By Julene Reese
Approximately 25,000 more males than females in Utah ages 18 and older have earned a bachelor’s degree or higher. Recent data shows that female secondary students actually plan on attending college at higher rates than male students, but for varying reasons, they are less likely to graduate from college.
The Utah State University Utah Women & Leadership Project (UWLP) recently analyzed and reported data from Envision Utah, a nonprofit organization focused on topics related to the quality of life in Utah, including education. From October 2020 through February 2021, Envision Utah surveyed secondary students over the age of 13. The UWLP specifically focused on survey questions about students’ plans after high school, factors that affect educational decisions and barriers to pursuing higher education. Data from 6,018 participants were used.
According to 2020 U.S. Census data, 23.4% of Utah females 25 years or older have earned a bachelor’s degree, compared to 22.6% of men. Although statistics show gains in female educational attainment, females in Utah are more likely to have participated in some college with no degree (26.2%) or have an associate’s degree (11.1%), compared to males in Utah (24.9% and 8.8%, respectively). Additionally, Utah females (9.3%) have earned graduate or professional degrees at significantly lower rates than Utah males (14.1%).
Susan Madsen, USU’s UWLP founding director and a report author, said Utah females can be financially disadvantage by not completing a degree or by not pursuing an advanced degree.
“For this reason, it is critical to understand and address gender-related educational disparities,” she said. “It is also important to understand how Utah youth perceive higher education and what barriers they encounter when making decisions about going to college.”
When asked what they see as the most significant barriers to attending college, Utah females and males were most concerned about costs. Females had a significantly higher level of concern than males, and females were less comfortable with debt than males – 41.7% of males felt okay with $5,000 or more in student debt, compared to 34.5% of females. Females also believed that female college graduates, on average, earn less. More than half of males believed earning a bachelor’s degree would lead to an annual increase of $20,000 or more compared to someone with a high school diploma, while only 44.9% of females believed this to be true.
“Utah women experience one of the country’s largest wage gaps, earning about 69.8 cents for every dollar men earn,” said Carlee Dynes, a report author, UWLP intern and graduate student in sociology at Brigham Young University. “The cost of college may be especially challenging for women because they receive a lower return on investment for attending. Lower pay after graduation means they may struggle more to pay off student loan debt incurred during college.”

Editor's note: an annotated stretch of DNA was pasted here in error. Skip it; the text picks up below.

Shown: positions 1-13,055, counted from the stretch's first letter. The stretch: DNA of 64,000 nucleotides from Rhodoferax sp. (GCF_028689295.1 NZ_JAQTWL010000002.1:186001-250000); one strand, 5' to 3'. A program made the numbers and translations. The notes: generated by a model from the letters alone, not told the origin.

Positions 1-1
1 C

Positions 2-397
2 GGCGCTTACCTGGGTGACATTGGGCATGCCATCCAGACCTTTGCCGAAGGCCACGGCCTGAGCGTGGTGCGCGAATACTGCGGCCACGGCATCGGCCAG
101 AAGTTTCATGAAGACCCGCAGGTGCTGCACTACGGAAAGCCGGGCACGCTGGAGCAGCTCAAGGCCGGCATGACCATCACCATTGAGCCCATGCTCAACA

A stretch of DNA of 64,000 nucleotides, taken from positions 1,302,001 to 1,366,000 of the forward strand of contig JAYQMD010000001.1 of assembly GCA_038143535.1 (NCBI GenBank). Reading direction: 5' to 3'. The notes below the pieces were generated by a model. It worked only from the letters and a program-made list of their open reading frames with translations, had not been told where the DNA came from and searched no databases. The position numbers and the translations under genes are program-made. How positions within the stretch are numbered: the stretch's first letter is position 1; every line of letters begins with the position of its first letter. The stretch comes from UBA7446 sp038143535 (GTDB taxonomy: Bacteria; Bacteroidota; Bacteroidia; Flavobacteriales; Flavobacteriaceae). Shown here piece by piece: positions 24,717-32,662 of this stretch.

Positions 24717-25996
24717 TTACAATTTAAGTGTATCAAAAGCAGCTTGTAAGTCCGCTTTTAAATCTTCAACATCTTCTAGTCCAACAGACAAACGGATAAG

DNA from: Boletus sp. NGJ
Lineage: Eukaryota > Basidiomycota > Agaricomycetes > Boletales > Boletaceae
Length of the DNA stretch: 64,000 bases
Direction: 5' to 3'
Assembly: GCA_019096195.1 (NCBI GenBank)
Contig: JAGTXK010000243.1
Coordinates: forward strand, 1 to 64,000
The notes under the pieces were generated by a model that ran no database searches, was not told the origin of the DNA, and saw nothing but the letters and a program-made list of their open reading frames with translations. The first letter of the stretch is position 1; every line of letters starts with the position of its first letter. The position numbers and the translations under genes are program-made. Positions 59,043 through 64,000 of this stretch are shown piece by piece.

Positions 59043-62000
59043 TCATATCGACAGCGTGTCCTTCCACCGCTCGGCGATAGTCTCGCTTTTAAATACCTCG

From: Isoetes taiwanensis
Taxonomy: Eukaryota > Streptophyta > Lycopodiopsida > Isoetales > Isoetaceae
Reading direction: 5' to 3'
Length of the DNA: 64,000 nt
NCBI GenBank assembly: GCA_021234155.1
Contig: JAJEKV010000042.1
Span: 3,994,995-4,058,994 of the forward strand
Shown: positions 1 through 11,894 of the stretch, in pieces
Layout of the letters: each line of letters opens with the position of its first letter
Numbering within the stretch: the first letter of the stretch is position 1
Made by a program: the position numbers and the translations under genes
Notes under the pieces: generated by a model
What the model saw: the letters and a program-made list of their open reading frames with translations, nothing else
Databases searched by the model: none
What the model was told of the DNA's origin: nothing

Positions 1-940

Other barriers female students reported higher than male students were the lack of information about applying to college, lack of time/flexibility to attend classes, the long-term commitment required for college and the need to work because of family responsibilities. This report suggests that female students are starting to think about how to balance multiple responsibilities at a young age.
Mental health barriers were also higher for female students than for males. Self-efficacy, the strength of the belief in one’s ability to achieve goals, was lower for females, and being fearful about a new environment was higher for females. Females also rated their mental health as a more significant barrier to college than males.
Although diversity was not defined in the survey, research suggests that representation matters, and increasing diversity on Utah’s college campuses may make it more likely that females, people of color, and sexual minority students attend and graduate from college.
The UWLP offers five recommendations to reduce female’s perceived barriers to college:
- Provide female students more financial support through expanded state-sponsored scholarship programs and private businesses.
- Improve the ways secondary schools provide information about applying for, financing and succeeding in higher education.
- Encourage Utah’s communities, schools and colleges to devote more resources to improving students’ self-efficacy and mental health.
- Encourage Utah’s colleges and universities to increase diversity on their campuses within student populations, faculty and staff.
- Consider adopting policies that encourage more students to attend college by removing burdensome application and enrollment processes.
“These recommendations could help mitigate the barriers Utah’s secondary female students perceive,” Madsen said. “This could prepare them more effectively for higher education, increase their graduation rates and better their futures.”
Emily S. Darowski, UWLP associate director, is an additional report author. To see the full report and references, click here. For further information about UWLP programs and projects, visit utwomen.org.